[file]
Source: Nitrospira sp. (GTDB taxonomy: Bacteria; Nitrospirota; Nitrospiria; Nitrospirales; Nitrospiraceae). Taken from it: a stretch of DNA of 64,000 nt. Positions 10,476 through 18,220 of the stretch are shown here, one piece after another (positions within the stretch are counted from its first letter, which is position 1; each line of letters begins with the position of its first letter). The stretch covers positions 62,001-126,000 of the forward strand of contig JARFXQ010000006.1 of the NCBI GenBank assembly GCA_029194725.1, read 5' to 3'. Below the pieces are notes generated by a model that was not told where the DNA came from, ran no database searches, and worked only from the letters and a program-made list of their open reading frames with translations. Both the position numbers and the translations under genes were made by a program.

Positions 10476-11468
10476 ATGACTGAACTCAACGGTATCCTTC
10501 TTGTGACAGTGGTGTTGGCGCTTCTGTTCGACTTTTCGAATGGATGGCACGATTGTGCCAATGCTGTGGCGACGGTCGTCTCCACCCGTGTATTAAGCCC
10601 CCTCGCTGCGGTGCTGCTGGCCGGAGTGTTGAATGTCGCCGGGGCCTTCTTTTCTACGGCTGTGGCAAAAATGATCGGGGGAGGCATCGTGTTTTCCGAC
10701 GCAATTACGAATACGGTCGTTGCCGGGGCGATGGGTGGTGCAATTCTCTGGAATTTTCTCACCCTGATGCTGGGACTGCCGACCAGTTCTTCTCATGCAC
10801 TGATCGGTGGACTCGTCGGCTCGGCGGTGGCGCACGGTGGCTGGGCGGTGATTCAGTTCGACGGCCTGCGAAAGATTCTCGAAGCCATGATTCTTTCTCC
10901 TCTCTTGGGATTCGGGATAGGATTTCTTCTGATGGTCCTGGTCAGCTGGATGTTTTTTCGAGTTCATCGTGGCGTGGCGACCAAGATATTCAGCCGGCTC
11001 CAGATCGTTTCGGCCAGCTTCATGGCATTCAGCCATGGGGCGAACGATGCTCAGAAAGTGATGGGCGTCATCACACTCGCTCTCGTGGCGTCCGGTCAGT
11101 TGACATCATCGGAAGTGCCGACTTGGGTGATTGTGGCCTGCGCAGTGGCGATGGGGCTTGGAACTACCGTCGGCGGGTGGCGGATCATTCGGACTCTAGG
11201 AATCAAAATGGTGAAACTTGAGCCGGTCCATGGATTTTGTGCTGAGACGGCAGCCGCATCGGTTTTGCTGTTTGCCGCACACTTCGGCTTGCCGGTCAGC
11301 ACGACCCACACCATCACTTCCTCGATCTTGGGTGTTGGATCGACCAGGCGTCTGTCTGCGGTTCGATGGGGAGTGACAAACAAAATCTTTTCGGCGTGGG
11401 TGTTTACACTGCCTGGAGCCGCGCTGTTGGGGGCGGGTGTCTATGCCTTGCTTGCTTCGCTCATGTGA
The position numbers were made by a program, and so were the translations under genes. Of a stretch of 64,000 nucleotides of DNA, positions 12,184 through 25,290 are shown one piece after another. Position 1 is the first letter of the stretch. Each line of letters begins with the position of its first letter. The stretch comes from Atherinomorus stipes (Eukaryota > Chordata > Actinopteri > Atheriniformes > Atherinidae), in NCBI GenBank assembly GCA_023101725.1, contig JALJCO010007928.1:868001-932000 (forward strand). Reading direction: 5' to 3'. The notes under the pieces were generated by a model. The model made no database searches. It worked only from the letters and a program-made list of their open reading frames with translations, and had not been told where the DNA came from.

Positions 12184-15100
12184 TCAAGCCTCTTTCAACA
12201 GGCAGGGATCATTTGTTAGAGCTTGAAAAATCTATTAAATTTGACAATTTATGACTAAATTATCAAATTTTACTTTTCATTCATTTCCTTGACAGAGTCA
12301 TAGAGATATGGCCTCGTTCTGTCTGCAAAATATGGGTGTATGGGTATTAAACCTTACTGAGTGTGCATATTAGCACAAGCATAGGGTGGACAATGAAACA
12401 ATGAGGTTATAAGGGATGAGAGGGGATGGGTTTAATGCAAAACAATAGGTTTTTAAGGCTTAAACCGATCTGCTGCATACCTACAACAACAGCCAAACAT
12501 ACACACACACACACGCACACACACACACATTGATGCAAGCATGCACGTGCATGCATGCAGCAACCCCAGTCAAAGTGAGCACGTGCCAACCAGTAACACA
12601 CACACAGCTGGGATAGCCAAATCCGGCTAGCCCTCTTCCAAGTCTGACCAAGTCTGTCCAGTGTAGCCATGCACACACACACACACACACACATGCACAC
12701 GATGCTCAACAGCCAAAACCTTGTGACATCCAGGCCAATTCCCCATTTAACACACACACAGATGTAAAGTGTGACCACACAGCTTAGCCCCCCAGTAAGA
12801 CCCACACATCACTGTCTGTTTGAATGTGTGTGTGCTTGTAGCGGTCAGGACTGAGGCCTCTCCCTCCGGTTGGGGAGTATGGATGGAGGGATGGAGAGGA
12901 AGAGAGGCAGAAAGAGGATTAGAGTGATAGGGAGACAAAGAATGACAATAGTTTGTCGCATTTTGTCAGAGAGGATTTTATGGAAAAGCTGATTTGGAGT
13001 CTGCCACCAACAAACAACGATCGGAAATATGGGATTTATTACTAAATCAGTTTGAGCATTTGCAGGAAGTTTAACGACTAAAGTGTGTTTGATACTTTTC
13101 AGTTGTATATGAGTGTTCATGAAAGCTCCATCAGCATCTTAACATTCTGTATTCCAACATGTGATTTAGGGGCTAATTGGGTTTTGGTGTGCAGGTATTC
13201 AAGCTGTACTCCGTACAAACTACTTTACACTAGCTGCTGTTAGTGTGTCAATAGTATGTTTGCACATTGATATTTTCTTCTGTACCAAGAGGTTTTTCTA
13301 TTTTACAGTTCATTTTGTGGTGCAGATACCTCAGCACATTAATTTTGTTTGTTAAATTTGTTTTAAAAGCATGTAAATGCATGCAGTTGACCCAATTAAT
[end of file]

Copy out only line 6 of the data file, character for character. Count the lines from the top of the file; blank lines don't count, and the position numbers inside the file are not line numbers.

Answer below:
10701 GCAATTACGAATACGGTCGTTGCCGGGGCGATGGGTGGTGCAATTCTCTGGAATTTTCTCACCCTGATGCTGGGACTGCCGACCAGTTCTTCTCATGCAC